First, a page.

If you want to get a really good picture of what my research is about, and you have an hour and 20 minutes to spare, I strongly suggest that you watch the embedded program from PBS's Frontline. (side note--I discovered the most wonderful thing yesterday. I can download French podcasts onto my iPod for free! Isn't that beautiful? I listened to poetry and a French woman talking about her day while I cleaned my apartment yesterday. My next download will be Frontline's Digital Nation podcast)
Some of the most important things I learned from watching this were possible indicators of high digital literacy: multitasking, being easily distracted and unable to focus "beyond a paragraph," fascination with or addiction to internet games like World of Warcraft (including an interesting historically based explanation for this phenomenon), having too much to do, virtual connectivity and online relationships rather than in-person connections (including an interview with the creator of second life, who has dangerous ideas about his brainchild), and disinclination toward reading.
One of the women interviewed for the program, Sherry Turkle, a professor at MIT, said this about digitally literate students:
What I'm seeing is a generation that says consistently, "I would rather text than make a telephone call." Why? It's less risky. I can just get the information out there. I don't have to get all involved; it's more efficient. I would rather text than see somebody face to face.As a result of this program I have a plethora of American stories of life in the digital age to draw from.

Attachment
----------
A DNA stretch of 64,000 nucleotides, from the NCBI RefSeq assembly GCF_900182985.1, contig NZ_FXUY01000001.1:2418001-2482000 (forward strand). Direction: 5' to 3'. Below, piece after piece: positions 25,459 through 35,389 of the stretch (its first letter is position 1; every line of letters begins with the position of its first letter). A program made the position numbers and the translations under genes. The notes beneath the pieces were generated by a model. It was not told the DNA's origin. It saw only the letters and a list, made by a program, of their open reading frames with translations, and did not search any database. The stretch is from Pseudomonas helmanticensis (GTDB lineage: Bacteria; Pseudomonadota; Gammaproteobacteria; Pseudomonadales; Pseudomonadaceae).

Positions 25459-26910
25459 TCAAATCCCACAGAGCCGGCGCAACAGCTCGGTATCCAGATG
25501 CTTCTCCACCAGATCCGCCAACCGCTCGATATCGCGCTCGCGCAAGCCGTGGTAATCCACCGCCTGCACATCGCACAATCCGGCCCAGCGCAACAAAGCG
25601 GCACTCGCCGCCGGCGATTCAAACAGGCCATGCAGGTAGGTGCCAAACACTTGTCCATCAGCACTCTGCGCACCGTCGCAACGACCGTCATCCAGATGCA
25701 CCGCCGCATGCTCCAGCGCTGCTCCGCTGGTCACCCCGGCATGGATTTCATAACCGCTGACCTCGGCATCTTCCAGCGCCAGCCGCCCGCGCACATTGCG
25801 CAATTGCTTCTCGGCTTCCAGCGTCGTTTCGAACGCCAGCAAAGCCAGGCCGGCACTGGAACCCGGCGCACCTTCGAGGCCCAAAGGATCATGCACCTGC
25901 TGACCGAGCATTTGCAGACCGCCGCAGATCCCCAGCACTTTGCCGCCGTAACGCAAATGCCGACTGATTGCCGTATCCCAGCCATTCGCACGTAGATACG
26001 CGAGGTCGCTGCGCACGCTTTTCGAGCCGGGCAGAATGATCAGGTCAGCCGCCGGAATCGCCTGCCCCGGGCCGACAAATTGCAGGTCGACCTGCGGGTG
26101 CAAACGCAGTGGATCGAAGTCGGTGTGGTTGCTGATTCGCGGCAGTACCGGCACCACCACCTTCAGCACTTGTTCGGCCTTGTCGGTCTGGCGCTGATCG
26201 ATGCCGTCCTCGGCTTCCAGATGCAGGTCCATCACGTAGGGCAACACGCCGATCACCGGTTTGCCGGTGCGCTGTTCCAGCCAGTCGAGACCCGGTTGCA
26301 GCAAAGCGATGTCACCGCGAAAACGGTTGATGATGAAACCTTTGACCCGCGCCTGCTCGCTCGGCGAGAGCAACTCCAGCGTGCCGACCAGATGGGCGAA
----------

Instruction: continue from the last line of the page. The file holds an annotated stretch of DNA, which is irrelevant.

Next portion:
There's this sense that you can have the illusion of companionship without the demands of friendship. The real demands of friendship, of intimacy, are complicated. They're hard. They involve a lot of negotiation. They're all the things that are difficult about adolescence. And adolescence is the time when people are using technology to skip and to cut corners and to not have to do some of these very hard things.
So of course people try to use everything. But a generation really is growing up that, because it's given the option to not do some of the hardest things in adolescence, are growing up without some basic skills in many cases, and that's very concerning to me.
One of the things I've found with continual connectivity is there's an anxiety of disconnection; that these teens have a kind of panic. They say things like: "I lost my iPhone; it felt like somebody died, as though I'd lost my mind. If I don't have my iPhone with me, I continue to feel it vibrating. I think about it in my locker." The technology is already part of themselves.
As far as survey and interview questions for my research, I've thought of a few more after watching this program:
- How much time do you spend with your friends?
- How much time do you spend texting or emailing your friends?
- Do you have any friends that you know only online and not in real life? How did you find this friend?
- How much do you read per day? Do you like reading?
- How much do you play video games per day? Do you like video games?
- How do you multitask?